IEDs, MRAPs boosting spinal injuries
By Gregg Zoroya - USA Today
Thursday Nov 5, 2009
BAGRAM, Afghanistan — Afghan insurgents are using roadside bombs powerful enough to throw the military’s new 14-ton, blast-resistant vehicles into the air, increasing broken back injuries among U.S. troops.
Doctors at the main American military hospital here say more than 100 U.S. troops have suffered crushed or damaged spinal columns from being thrown around inside armored Mine Resistant Ambush Protected (MRAP) vehicles in the past five months.
This “significant increase” in spinal injuries was not seen in the Iraq war, says Air Force Col. Warren Dorlac, director of trauma care for both conflicts. One in five wounded service members evacuated from Afghanistan this summer and early fall suffered a spinal injury, and at least 14 were left paralyzed or with loss of sensation, says Air Force Lt. Col. Dustin Zierold, a surgeon and the hospital’s director of trauma care.
“Whatever the G-force [of the roadside bombs], is it very high and very destructive,” Zierold says.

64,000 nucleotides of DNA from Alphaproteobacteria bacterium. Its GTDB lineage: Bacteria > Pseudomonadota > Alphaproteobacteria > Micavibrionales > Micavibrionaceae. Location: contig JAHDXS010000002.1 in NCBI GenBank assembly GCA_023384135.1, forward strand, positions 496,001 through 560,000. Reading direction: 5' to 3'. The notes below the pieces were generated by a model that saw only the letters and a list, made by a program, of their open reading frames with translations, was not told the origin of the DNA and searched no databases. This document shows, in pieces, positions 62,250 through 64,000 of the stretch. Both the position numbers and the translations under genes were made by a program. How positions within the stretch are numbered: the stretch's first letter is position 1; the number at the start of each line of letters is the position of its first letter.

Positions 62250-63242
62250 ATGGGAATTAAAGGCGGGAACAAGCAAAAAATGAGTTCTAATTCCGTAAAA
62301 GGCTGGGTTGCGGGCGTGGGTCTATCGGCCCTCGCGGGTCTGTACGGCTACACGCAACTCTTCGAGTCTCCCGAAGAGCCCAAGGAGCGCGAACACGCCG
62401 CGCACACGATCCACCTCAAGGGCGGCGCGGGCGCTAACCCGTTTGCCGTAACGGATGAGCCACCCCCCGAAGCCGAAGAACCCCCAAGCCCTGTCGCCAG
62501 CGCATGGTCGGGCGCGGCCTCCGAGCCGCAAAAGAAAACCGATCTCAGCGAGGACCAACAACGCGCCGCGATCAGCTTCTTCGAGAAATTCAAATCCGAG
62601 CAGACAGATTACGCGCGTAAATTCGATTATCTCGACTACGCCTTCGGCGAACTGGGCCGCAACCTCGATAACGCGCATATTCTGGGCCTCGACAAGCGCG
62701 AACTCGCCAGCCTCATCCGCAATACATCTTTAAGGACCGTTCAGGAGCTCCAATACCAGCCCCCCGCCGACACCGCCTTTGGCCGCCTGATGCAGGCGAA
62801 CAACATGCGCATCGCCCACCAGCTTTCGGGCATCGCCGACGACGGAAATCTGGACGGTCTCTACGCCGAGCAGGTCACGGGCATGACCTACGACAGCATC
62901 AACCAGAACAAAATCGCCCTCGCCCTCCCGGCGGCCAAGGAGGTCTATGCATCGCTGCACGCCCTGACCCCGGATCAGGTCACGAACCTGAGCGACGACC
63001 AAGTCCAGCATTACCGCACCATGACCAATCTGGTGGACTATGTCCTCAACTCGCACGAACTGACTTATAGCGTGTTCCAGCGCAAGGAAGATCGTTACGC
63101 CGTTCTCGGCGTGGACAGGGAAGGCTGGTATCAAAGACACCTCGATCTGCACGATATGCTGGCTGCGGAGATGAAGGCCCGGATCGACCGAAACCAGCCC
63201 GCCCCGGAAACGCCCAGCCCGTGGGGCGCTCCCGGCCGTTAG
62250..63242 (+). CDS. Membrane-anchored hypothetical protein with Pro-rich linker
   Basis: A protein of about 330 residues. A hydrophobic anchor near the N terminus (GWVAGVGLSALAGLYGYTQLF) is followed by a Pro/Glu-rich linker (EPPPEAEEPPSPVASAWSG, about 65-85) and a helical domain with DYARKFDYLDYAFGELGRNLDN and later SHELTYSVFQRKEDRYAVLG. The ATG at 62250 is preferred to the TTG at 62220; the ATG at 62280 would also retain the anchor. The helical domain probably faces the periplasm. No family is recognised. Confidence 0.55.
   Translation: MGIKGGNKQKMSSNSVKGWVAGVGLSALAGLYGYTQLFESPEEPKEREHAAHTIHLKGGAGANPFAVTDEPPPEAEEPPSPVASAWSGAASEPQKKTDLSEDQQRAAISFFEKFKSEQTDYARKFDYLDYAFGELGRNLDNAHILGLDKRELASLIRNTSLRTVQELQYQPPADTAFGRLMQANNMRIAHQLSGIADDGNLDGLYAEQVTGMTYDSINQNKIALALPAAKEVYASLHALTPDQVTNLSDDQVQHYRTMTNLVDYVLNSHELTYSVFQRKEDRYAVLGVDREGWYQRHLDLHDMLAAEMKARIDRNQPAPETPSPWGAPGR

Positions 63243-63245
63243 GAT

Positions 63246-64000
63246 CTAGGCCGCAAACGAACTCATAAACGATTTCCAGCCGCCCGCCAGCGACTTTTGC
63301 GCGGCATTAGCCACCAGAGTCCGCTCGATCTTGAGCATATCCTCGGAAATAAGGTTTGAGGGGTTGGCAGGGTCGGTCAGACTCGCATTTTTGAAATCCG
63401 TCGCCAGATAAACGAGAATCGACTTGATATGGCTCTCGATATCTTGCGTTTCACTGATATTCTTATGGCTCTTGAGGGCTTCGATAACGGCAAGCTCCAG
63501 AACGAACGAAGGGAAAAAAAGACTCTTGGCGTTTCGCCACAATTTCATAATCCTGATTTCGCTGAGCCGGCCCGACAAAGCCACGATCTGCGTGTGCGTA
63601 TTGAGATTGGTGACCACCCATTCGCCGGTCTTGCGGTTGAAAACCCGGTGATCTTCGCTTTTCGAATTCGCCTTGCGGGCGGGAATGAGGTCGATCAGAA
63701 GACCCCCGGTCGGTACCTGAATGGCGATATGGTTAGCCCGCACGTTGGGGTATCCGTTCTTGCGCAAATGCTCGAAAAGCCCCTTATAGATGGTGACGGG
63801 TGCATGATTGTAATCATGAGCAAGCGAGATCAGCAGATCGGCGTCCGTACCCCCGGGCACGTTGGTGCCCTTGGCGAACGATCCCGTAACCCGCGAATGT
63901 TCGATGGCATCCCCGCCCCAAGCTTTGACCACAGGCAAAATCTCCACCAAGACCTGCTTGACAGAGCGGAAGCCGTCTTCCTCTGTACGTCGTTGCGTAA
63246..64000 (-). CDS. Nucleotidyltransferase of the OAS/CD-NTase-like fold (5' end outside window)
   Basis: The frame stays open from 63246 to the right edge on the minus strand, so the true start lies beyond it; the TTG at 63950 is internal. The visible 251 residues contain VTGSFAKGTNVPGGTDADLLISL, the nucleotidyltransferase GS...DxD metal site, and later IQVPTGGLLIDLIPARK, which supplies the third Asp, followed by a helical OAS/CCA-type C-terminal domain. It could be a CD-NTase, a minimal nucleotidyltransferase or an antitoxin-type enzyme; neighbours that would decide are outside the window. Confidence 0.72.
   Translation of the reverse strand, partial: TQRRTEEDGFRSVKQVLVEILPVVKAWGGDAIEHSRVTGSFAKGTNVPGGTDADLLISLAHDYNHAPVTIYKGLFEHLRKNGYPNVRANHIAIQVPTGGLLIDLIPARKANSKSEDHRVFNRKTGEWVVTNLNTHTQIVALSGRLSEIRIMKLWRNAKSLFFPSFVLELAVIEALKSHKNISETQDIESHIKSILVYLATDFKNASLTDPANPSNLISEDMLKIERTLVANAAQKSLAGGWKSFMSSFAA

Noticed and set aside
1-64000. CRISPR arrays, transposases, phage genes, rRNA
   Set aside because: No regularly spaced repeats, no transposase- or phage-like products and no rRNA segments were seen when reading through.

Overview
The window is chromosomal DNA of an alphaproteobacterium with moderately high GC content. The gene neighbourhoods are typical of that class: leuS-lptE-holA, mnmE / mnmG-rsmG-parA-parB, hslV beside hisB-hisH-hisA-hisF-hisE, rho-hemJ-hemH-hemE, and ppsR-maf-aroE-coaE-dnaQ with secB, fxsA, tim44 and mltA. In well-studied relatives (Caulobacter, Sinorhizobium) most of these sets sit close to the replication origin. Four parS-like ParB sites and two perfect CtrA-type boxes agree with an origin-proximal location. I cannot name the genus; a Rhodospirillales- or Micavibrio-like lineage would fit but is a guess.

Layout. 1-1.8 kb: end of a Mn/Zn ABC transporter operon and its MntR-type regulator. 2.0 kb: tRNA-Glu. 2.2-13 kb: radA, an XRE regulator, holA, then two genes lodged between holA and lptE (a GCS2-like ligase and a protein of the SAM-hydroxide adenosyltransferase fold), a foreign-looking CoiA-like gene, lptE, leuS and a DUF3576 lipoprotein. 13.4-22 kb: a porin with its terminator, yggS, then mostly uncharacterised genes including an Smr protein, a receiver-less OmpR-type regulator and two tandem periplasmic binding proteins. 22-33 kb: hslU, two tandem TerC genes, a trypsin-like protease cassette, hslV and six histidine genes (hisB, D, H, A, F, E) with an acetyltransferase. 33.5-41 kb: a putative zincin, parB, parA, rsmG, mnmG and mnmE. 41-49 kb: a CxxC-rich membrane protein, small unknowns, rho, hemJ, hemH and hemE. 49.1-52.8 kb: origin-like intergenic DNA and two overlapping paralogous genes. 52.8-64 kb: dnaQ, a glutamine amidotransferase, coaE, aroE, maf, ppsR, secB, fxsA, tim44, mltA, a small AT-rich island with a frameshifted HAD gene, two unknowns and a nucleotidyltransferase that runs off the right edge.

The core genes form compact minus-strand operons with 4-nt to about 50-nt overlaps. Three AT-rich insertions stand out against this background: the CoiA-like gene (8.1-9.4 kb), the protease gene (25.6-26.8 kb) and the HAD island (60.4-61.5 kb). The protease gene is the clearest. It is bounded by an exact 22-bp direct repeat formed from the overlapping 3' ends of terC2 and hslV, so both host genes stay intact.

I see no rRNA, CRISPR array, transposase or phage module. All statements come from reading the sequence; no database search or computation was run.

Medical officials here are concerned about whether seating, harnesses and flooring in MRAPs adequately absorb the force of blasts, Zierold says. He says a doctor in Kandahar is trying to design a seat that would guard against spinal injuries.
More research is needed to improve seating and flooring designs, said Marine Brig. Gen. Michael Brogan, director of the Pentagon’s MRAP program. “In future vehicles, that will be the key to survivability,” he says.
The MRAPs are the military’s chief response to the No. 1 killer of American troops in Iraq and now in Afghanistan — roadside bombs. More than 3,500 of the $1.4 million vehicles are in Afghanistan. Brogan said that insurgents are building larger bombs to overcome the MRAP’s armor and the V-shaped hull, which carries the force of an explosion away from the center of the vehicle.
In Afghanistan, fewer paved roads make it easier for insurgents to bury large explosives that can launch these heavy vehicles several feet into the air, Army commanders and doctors say.
A lighter, all-terrain MRAP version arrived in Afghanistan last month with improved shock-absorbing seating and more complex harnesses designs, Brogan says.
Doctors here are gathering data, matching spinal injuries with vehicle types, position of the occupant, surgical treatment that followed, incidence of paralysis and other factors. They are giving the data to engineers to help improve designs, Zierold says.
Col. Warren Dorlac, quoted in the article, is a former chief of trauma care at Landstuhl hospital and is currently serving in Afghanistan.